Confidence already began to spike in Strauss after the Breeders’ Cup. In December, he snapped up a $750 win ticket on the Derby at 40-1 odds.
“It’s been crazy,” he said.
In his world, that’s saying something.
The ‘other’ finish line
LOUISVILLE, Ky. — At the Kentucky Derby, there’s the competitive finish line on the track and the business finish line involving lawyers, contracts and plenty of zeroes.
For the best of the best, reaching the starting gate on the first Saturday of May means they’ve likely won a headline-grabbing prep race like the Santa Anita, Florida or Louisiana derbies. That’s the case with both horses sporting San Diego-area connections.
Rock Your World (Santa Anita) is co-owned by Del Mar Thoroughbred Club board member Kosta Hronis. Hot Rod Charlie (Louisiana) is co-owned by Del Mar’s Bill Strauss.
Each, it appears, has landed lucrative breeding rights deals capable of generating millions upon millions for a decade or more.
Spendthrift Farm has finalized a deal with the Hronis family and other owners for Rock Your World. Strauss confirmed Gainesway Farm had bought into Hot Rod Charlie this week, but declined additional comment. Clearly, however, that translates to the first step in a breeding contract.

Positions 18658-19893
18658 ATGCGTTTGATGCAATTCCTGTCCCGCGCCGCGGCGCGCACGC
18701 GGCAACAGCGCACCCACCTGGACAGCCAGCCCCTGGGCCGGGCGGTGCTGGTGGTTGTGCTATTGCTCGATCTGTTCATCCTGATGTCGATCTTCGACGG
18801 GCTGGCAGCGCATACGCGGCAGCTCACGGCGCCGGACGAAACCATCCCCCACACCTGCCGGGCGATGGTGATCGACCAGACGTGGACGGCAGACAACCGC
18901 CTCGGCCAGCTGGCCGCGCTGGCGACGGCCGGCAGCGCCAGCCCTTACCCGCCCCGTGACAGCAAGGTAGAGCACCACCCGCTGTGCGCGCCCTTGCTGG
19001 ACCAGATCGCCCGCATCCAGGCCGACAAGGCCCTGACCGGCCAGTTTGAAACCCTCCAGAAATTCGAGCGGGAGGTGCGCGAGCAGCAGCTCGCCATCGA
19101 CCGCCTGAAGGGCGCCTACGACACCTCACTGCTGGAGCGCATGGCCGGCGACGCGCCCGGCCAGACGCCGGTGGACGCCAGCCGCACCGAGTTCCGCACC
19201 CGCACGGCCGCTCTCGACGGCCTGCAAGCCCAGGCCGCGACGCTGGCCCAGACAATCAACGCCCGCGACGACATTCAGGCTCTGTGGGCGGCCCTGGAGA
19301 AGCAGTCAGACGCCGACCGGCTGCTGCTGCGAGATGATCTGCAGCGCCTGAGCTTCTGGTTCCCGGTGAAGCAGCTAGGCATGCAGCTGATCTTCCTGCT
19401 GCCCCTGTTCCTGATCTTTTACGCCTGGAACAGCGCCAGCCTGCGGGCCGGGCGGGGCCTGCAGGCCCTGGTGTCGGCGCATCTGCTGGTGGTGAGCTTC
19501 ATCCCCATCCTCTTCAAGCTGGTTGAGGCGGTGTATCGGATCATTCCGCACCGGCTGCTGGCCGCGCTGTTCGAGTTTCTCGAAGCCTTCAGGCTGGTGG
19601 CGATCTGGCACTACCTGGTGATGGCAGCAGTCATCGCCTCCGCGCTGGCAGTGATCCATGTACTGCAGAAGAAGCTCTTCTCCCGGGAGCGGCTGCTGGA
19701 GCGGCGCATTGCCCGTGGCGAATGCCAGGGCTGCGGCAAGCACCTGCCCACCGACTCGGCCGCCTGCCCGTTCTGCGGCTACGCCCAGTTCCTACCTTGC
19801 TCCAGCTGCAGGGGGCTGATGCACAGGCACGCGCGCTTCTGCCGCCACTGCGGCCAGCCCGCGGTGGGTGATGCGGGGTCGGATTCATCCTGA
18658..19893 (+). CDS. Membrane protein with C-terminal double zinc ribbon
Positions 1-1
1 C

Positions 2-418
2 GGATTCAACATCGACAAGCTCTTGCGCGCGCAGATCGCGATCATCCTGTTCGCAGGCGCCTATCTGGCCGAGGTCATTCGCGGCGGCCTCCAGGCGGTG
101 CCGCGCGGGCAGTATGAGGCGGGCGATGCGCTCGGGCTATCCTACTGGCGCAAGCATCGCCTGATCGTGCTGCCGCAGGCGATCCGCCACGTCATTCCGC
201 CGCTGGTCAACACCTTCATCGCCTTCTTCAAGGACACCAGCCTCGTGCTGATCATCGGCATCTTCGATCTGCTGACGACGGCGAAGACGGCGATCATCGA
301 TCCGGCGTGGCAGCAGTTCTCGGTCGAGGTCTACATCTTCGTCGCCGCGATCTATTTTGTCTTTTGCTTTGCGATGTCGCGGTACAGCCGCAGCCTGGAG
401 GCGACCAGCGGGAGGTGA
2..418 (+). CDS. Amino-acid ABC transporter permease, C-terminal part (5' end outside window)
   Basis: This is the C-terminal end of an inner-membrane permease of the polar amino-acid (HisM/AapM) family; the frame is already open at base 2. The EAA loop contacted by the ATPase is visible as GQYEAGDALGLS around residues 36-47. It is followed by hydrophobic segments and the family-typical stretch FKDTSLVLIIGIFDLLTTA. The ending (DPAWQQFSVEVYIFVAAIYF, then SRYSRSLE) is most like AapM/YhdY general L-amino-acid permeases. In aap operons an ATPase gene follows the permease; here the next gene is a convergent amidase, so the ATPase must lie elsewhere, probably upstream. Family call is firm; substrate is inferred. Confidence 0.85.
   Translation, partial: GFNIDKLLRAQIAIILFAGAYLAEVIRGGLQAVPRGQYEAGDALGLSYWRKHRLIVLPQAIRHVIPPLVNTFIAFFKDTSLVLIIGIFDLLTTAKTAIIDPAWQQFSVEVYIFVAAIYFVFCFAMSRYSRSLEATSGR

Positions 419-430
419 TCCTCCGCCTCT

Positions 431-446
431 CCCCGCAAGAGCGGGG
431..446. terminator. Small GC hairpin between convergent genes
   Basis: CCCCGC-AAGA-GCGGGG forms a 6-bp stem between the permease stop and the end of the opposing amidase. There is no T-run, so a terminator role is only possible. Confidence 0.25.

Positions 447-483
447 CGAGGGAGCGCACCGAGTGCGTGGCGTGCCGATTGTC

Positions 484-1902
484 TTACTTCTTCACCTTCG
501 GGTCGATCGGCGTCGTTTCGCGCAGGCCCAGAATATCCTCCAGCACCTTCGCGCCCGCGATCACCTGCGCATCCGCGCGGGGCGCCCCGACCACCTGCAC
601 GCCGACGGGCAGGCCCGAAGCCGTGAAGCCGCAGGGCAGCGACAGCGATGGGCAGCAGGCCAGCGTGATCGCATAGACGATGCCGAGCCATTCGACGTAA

When owner and trainer Mick Ruis came to the Derby with Bolt d’Oro in 2018, the man who built a scaffolding empire in San Diego acknowledged he offered jockey Javier Castellano a smaller portion of breeding profits in hopes of stymying a jockey change.
The value of the offer at the time was estimated to be at least $3 million.
Stephanie Hronis, an owner of Hronis Racing and Kosta’s wife, said the post-Santa Anita sprint did not solely involve the horse.
“This is new territory for us,” she said.
Co-owner Mike Talla outlined the immediate interest.
“It all started the week after the Santa Anita Derby, the conversations, the offers started coming in,” he said. “I would say probably four or five showed interest.”
— Bryce Miller
Late, grape Derby arrival
LOUISVILLE, Ky. — Rock Your World co-owner and Del Mar Thoroughbred Club board member Kosta Hronis has perhaps the most unique excuse for showing up the afternoon before his horse runs in the Kentucky Derby.
Hronis Inc. is a table grape and citrus-growing company north of Bakersfield.
“With our grape farming in particular, it’s the worst time because it’s what is called ‘bloom season,’ ” said Stephanie Hronis, Kosta’s wife. “The little blooms are showing up, so the next two weeks are make-or-break for our harvest.”
Instead of soaking up a week’s worth of Kentucky Derby buildup, Hronis is minding other matters.
“It was same sort of thing when we had Stellar Wind in the (2015 Kentucky) Oaks,” Stephanie said. “You’re wishing you could be in two places at once.”
— Bryce Miller
— Bryce Miller is a sports columnist for The San Diego Union-Tribune